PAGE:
Sunday, May 14, 2006

Much-Needed Humdrum

This past week has been strange: I've had so many highs and lows all jammed into a few days. On the positive side, I've gone to the pool five times this past week. It's been an excellent way to de-stress and to keep in shape. At about the same time last year, I got into the routine of exercising – either jogging or swimming, and sometimes even both on the same day. I had gone through a time of emotional turmoil, and was not eating well and was shedding weight unnecessarily. I might have been experiencing something similar this spring, but to a lesser degree. In the past few weeks, several people have commented on my strange mindset; I've been somewhat of a space cadet. A colleague even had the audacity to ask if I was on drugs.

I always feel such an ambivalence at this time of year up here in Inuvik: On the one hand, the bright days just lift my spirits to no end. One student noted earlier in the week that I was smiling compulsively non-stop throughout the day. On the other hand, as my school year winds down, I feel such an uncertainty. I just found out on Thursday that the dynamics in my class will change drastically starting tomorrow morning, and as much as I loathe these changes, there is nothing I can do about them. There has been a rumour circulating that I won't return in the fall, much to my surprise. (Then again, I should stop being surprised that there are always rumours floating about concerning me – at least this one is harmless enough.) This rumour might turn out to be true after all, for once, if my year turns out the way I imagine.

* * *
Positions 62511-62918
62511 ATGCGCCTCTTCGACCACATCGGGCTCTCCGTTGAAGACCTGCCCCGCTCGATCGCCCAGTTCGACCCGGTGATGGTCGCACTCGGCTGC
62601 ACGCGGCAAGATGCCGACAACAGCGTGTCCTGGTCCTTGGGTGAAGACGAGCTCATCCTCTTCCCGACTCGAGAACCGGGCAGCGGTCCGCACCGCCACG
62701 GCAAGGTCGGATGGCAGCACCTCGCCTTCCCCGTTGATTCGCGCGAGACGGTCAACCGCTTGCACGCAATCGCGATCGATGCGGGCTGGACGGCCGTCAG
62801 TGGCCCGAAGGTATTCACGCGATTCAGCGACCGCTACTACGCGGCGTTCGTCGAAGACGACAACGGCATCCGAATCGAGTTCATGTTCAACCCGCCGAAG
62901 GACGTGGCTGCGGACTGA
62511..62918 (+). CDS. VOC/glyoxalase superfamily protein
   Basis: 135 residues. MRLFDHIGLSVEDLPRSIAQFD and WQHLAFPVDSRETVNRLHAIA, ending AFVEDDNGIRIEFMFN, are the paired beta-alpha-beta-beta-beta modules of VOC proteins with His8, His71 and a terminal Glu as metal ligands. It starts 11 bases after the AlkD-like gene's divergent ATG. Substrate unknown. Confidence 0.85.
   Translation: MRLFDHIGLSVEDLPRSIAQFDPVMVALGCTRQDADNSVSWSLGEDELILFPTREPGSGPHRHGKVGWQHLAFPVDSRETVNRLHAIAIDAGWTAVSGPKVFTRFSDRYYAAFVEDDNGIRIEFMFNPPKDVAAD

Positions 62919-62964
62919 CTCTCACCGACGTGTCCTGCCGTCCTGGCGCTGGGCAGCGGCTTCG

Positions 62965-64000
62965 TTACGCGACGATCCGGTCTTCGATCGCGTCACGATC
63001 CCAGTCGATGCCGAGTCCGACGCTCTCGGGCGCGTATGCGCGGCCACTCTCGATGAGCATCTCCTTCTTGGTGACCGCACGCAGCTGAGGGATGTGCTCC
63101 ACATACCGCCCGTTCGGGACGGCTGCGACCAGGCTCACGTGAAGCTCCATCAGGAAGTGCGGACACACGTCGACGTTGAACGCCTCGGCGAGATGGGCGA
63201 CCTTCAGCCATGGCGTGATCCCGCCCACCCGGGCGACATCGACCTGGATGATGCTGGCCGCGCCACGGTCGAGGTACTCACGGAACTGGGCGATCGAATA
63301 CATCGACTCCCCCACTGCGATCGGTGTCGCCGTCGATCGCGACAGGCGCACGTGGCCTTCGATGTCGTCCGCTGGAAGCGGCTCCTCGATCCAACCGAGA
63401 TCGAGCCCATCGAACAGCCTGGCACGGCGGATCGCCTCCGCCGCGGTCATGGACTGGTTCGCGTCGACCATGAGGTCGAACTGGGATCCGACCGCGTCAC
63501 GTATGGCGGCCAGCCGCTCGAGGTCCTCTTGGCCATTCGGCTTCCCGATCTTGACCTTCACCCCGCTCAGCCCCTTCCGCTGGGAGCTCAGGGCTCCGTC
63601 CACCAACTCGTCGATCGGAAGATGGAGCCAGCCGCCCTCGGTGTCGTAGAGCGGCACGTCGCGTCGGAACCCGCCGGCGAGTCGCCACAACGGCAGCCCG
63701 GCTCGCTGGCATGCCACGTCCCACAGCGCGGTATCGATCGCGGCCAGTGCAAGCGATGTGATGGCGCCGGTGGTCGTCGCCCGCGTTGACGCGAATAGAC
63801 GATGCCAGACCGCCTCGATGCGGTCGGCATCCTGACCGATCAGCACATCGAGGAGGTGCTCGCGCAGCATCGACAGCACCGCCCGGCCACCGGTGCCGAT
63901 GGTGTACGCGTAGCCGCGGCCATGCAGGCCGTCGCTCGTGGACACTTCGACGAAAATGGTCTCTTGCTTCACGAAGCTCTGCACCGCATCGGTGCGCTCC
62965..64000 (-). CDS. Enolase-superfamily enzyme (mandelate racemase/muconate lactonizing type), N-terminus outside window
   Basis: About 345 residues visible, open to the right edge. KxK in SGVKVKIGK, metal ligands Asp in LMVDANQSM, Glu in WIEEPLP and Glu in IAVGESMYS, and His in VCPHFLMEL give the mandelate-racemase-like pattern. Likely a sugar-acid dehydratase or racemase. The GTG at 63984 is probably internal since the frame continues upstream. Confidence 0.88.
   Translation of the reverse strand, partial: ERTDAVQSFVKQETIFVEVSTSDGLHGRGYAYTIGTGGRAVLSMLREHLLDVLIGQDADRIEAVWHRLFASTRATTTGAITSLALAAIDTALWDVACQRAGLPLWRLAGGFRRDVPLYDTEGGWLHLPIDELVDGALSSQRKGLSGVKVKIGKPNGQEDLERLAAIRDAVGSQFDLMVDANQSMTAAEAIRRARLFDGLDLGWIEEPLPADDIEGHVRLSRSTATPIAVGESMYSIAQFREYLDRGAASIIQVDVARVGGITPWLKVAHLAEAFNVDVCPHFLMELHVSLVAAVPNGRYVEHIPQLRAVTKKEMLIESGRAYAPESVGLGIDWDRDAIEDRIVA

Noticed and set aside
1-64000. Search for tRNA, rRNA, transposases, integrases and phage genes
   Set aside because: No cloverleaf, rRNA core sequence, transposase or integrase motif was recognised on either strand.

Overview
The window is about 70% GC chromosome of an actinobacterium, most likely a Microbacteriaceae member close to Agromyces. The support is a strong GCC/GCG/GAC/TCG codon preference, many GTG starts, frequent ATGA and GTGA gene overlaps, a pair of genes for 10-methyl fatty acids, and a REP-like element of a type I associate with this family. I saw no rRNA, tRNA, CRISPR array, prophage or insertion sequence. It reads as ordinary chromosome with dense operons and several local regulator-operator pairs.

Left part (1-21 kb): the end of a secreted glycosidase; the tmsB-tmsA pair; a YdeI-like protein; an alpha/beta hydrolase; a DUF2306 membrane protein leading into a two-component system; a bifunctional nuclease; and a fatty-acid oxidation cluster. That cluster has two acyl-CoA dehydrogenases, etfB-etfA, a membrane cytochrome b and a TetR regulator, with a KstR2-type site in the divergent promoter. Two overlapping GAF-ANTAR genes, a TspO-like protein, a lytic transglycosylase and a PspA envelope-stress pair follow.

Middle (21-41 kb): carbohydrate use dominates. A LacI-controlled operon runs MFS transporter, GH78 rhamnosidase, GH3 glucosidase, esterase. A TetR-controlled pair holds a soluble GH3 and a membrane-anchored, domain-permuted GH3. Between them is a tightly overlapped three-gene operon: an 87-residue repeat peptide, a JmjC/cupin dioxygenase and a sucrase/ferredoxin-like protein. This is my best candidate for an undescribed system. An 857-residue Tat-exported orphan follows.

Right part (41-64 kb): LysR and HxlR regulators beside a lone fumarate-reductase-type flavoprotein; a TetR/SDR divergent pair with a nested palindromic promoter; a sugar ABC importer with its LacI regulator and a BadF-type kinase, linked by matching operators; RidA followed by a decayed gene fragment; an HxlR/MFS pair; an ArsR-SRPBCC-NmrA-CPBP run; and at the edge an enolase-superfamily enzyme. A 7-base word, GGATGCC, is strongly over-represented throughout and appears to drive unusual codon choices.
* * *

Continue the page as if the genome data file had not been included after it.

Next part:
I'm afraid this is just one of those entries that is full of humdrum happenings; however, it's actually a much-needed break from the drama that I've been wrapped up in and that has consumed me for the last little while. Top five small blessings of the week, in the order that they pop into my head:

  1. Freshly-baked bread given to me by a great friend

  2. Getting my foot stuck in the mud while hiking the bypass

  3. Clearing the junk off my deck and basking out in the sunshine

  4. The arrival of my new computer

  5. My cat calming down and healing well after being spayed

In continuation with my current obsession with Africa, I've been reading Laurens van der Post's A Story Like the Wind. In the introduction, van der Post writes that stories are more vital than home and people. They are essential for both survival and renewal. He also writes that his book is part of the repayment of the debt that he has owed Africa. I am somewhat comforted by his perspective. After lamenting to everyone that I feel emotionally homeless, I think that van der Post is right. I have my stories, wherever I go. In some ways, by being here, I owe the North in the same way that van der Post has owed Africa. I repay my debt through working and trying to be part of this community. I also owe the North my story: The North has become the backdrop of my character development, and I'm repaying my dues by writing, both literally and metaphorically. By living and appreciating and putting my heart into my work, I am “writing” myself into this land, as much as the land is writing me.

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